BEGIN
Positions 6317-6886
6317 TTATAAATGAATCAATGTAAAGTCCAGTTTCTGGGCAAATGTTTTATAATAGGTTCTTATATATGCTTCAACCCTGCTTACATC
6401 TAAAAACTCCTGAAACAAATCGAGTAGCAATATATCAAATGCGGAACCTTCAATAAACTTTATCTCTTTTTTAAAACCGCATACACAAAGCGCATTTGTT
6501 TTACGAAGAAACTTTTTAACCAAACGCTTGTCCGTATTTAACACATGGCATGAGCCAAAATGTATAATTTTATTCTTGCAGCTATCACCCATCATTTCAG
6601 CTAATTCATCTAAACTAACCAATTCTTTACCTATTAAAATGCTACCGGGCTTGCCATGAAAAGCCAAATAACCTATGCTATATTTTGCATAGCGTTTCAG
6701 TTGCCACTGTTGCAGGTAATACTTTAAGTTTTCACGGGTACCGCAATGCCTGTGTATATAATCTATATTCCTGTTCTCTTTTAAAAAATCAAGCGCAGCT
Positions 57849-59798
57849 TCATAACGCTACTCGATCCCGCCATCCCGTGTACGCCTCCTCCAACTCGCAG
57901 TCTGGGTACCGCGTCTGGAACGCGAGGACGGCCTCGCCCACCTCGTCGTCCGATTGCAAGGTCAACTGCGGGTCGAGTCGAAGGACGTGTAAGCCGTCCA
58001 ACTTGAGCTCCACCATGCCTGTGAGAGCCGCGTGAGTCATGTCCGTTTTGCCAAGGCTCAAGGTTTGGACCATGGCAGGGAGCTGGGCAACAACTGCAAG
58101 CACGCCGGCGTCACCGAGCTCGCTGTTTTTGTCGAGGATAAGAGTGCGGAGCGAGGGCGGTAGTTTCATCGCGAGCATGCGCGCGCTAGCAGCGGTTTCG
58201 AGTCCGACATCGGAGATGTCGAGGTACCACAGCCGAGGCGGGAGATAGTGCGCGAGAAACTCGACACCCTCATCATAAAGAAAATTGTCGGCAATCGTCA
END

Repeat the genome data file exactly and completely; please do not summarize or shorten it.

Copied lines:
Positions 6317-6886
6317 TTATAAATGAATCAATGTAAAGTCCAGTTTCTGGGCAAATGTTTTATAATAGGTTCTTATATATGCTTCAACCCTGCTTACATC
6401 TAAAAACTCCTGAAACAAATCGAGTAGCAATATATCAAATGCGGAACCTTCAATAAACTTTATCTCTTTTTTAAAACCGCATACACAAAGCGCATTTGTT
6501 TTACGAAGAAACTTTTTAACCAAACGCTTGTCCGTATTTAACACATGGCATGAGCCAAAATGTATAATTTTATTCTTGCAGCTATCACCCATCATTTCAG
6601 CTAATTCATCTAAACTAACCAATTCTTTACCTATTAAAATGCTACCGGGCTTGCCATGAAAAGCCAAATAACCTATGCTATATTTTGCATAGCGTTTCAG
6701 TTGCCACTGTTGCAGGTAATACTTTAAGTTTTCACGGGTACCGCAATGCCTGTGTATATAATCTATATTCCTGTTCTCTTTTAAAAAATCAAGCGCAGCT
Positions 57849-59798
57849 TCATAACGCTACTCGATCCCGCCATCCCGTGTACGCCTCCTCCAACTCGCAG
57901 TCTGGGTACCGCGTCTGGAACGCGAGGACGGCCTCGCCCACCTCGTCGTCCGATTGCAAGGTCAACTGCGGGTCGAGTCGAAGGACGTGTAAGCCGTCCA
58001 ACTTGAGCTCCACCATGCCTGTGAGAGCCGCGTGAGTCATGTCCGTTTTGCCAAGGCTCAAGGTTTGGACCATGGCAGGGAGCTGGGCAACAACTGCAAG
58101 CACGCCGGCGTCACCGAGCTCGCTGTTTTTGTCGAGGATAAGAGTGCGGAGCGAGGGCGGTAGTTTCATCGCGAGCATGCGCGCGCTAGCAGCGGTTTCG
58201 AGTCCGACATCGGAGATGTCGAGGTACCACAGCCGAGGCGGGAGATAGTGCGCGAGAAACTCGACACCCTCATCATAAAGAAAATTGTCGGCAATCGTCA